For someone who proclaimed her avoidance of all things gross, here I am back for a second week writing about just that. This time it’s “poo,” dinosaur poo.
To be more precise, it’s a book about the study of coprolites, defined by the UK’s Natural History Museum as “the fossilised faeces of animals that lived millions of years ago. They are trace fossils, meaning not of the animal’s actual body.”
I find this book fascinating three times over. Now I know what can be learned about our planet thousands of years ago by studying what they pooped out. I learned a good deal about a cool scientist, Karen Chin, who studies the insects and fauna found in the coprolites. And this is a wonderful read-aloud because Jane Kurtz is such a skilled writer.
Reading this sentence out loud to a roomful of people will have them hooked: “Billions of dinosaurs once raced and sauntered and stomped and thumped around the earth.” Sauntered? I’ve never imagined a dinosaur sauntering but doesn’t it make you think? That’s a great choice of words to stir the imagination.
The repeated use of the phrase “not yet,” even near the end of the book, builds suspense and adds to the irresistibility of this true story.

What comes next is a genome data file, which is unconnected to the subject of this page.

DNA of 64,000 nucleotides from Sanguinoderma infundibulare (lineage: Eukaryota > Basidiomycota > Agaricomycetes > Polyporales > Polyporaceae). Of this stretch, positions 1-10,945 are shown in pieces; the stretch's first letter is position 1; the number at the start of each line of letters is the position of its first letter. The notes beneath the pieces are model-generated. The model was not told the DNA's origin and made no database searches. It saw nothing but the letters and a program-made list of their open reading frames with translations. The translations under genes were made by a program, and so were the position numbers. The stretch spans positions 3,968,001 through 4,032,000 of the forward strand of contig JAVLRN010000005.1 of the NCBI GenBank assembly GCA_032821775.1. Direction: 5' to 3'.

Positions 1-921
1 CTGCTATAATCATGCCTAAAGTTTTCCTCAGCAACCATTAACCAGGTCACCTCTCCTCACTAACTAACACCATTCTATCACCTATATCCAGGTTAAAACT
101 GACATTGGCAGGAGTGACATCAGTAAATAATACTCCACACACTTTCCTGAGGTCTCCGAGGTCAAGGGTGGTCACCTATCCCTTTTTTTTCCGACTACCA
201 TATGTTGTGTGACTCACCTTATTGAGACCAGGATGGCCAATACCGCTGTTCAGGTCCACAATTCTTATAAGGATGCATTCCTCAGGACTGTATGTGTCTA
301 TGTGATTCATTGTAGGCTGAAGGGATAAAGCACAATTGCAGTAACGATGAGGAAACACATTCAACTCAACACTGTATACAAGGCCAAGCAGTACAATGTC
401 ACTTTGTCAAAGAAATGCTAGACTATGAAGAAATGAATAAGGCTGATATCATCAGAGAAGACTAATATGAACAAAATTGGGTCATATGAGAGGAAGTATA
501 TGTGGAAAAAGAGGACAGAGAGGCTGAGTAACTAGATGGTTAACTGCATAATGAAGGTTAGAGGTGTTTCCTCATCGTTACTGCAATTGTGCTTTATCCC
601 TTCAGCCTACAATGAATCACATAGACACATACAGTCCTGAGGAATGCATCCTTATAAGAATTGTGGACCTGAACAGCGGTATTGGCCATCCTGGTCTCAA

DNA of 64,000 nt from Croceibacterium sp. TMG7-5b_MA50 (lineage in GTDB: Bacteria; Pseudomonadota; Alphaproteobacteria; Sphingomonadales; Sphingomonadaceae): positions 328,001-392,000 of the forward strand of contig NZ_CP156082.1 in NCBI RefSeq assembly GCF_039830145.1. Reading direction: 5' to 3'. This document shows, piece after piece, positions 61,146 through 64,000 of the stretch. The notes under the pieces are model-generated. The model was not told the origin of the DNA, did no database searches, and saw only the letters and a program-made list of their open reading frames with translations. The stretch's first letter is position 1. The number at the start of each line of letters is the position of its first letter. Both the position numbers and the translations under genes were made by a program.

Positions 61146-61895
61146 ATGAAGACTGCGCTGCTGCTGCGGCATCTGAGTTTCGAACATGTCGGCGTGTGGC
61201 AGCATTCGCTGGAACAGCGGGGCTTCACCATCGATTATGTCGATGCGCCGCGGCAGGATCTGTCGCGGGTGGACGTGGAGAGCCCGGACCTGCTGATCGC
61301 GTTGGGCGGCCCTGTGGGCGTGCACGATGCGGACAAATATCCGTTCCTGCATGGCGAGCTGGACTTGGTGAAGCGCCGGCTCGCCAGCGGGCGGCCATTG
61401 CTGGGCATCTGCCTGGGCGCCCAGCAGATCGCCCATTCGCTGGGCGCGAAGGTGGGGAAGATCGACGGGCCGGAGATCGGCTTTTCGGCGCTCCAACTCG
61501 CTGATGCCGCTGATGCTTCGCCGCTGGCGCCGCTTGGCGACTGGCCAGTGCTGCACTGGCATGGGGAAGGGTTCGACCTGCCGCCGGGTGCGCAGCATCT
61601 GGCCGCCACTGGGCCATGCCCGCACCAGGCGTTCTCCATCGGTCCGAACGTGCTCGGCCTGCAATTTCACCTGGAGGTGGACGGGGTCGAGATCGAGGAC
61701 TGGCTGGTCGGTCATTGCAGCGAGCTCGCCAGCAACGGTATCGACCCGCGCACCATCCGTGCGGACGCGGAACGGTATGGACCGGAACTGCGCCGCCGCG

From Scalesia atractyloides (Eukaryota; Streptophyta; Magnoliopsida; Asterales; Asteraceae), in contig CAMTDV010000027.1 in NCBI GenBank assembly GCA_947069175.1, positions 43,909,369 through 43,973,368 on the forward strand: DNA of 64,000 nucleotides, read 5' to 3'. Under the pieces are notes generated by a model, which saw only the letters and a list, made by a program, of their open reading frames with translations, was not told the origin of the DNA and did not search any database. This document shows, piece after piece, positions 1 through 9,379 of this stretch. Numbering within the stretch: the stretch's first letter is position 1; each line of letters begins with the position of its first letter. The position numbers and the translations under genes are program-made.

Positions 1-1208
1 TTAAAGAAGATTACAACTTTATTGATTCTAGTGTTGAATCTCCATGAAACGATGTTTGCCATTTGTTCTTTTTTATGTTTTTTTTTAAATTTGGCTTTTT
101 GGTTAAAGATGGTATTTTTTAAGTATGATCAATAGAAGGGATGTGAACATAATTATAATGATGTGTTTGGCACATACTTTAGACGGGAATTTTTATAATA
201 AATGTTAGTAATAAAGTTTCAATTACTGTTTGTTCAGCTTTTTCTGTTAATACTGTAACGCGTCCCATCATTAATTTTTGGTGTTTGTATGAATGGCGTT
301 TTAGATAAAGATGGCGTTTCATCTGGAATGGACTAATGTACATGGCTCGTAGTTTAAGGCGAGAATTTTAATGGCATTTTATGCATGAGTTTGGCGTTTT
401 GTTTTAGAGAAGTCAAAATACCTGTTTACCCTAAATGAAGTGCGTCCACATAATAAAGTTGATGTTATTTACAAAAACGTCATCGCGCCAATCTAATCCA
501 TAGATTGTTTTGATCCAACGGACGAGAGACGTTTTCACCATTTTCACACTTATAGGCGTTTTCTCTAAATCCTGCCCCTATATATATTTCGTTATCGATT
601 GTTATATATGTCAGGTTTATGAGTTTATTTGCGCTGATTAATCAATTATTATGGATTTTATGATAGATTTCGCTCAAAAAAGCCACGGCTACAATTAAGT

Riolobos’ illustrations are saturated with color, evocative of a lush and verdant planet, and satisfyingly filled with dinosaurs of many types.
The variety of subject matter in his illustrations keeps things humming along, adding to the impetus to turn the pages.
The back matter includes personal notes from scientist Karen Chin. So often, the person highlighted in a book is no longer living, so it’s a treat to hear from the vital and active scientist herself.
For those of you who are interested in Tuskegee Airmen, Karen Chin’s father flew with that honored group of black aviator pilots who flew in the US Army Air Corps before becoming a scientist himself.
Don’t miss the Science Friday video, “Discovering the Past through Dino Poop,” on Jane Kurtz’s website.
Finding out what we want to do is a journey, the path wandering, but it pays off when we find our passion. For scientist Karen Chin, she tried out many interesting jobs that led her to her passion … studying dinosaur poop.